Homeowners are prone to hearing a host of different sounds at night, as houses settle, expand and shift. Often, we are more aware of our house settling, and the noises that come along with it, at night, when it's most quiet. Luckily, the things going bump in the night are more likely to involve a structural or mechanical problem, rather than a friendly ghost.
Over the years, houses deteriorate structurally. Loose utility wiring can knock against the side of the house or a creaking in the roof may indicate some roof siding problem. Also, it's common for pipes and other metal objects to make what sounds like knocking as they are cooling down.
Everyday conveniences, like ice makers, air conditioners, furnaces and dishwashers, are prone to make noises at unexpected times. They are the round-the-clock appliances that never really stop chugging away.
There may also be external conditions contributing to house noises, like a tree branch scratching against a window during a wind storm. Another possibility is that a downspout, which is a gutter-pipe designed to catch and funnel rain and snow from the roof, may be out of alignment.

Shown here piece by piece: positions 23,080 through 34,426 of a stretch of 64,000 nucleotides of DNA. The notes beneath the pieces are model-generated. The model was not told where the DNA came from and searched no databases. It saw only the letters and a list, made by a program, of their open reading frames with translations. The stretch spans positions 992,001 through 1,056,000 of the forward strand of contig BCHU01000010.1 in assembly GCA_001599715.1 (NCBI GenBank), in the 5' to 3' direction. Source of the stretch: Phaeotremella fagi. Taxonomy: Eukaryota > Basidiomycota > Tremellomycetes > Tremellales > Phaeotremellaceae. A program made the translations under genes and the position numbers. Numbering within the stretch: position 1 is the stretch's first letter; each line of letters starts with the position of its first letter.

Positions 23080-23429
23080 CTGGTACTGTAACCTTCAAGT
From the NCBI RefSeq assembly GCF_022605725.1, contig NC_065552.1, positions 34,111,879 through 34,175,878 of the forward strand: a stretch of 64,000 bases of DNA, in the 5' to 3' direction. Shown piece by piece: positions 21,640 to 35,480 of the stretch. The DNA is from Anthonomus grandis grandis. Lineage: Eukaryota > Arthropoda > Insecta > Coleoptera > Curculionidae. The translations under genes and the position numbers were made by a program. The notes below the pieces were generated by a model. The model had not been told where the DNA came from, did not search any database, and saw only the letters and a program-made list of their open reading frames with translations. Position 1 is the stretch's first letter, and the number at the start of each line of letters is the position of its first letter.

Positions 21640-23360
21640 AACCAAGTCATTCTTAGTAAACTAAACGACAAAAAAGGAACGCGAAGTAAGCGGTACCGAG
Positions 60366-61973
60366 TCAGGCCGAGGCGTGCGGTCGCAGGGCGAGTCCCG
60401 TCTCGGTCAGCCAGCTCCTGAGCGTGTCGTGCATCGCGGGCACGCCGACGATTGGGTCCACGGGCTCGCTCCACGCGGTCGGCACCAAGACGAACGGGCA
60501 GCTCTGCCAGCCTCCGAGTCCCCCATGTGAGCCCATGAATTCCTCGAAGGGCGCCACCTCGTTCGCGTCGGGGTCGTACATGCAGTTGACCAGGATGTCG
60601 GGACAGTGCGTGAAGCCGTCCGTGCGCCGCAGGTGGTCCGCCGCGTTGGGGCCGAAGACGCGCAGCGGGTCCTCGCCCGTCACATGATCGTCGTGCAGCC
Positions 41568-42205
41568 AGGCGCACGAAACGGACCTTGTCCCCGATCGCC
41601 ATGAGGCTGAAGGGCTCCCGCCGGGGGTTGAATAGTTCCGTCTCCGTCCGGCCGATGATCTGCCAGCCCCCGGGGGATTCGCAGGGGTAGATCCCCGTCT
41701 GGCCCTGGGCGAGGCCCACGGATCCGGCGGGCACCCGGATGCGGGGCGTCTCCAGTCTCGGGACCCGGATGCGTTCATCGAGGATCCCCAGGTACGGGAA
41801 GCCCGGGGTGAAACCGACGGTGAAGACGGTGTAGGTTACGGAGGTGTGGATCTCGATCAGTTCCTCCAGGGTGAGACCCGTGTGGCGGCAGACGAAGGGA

When the temperature fluctuates, the wood or aluminium sidings of the house tend to expand or contract. On a particularly windy night, energy-efficient storm windows will also make a rattling noise, similar to the sound of a loose downspout, causing alarm.
Aside from structural or mechanical issues, the creaking sounds could be a number of living things. Termites have a tendency to weaken the structure of a house, causing it to creak and groan as it shifts. Squirrels, rats and raccoons have also been known to climb through chimneys, walls, attics and basements, causing scuttling or scraping noises in and around the house.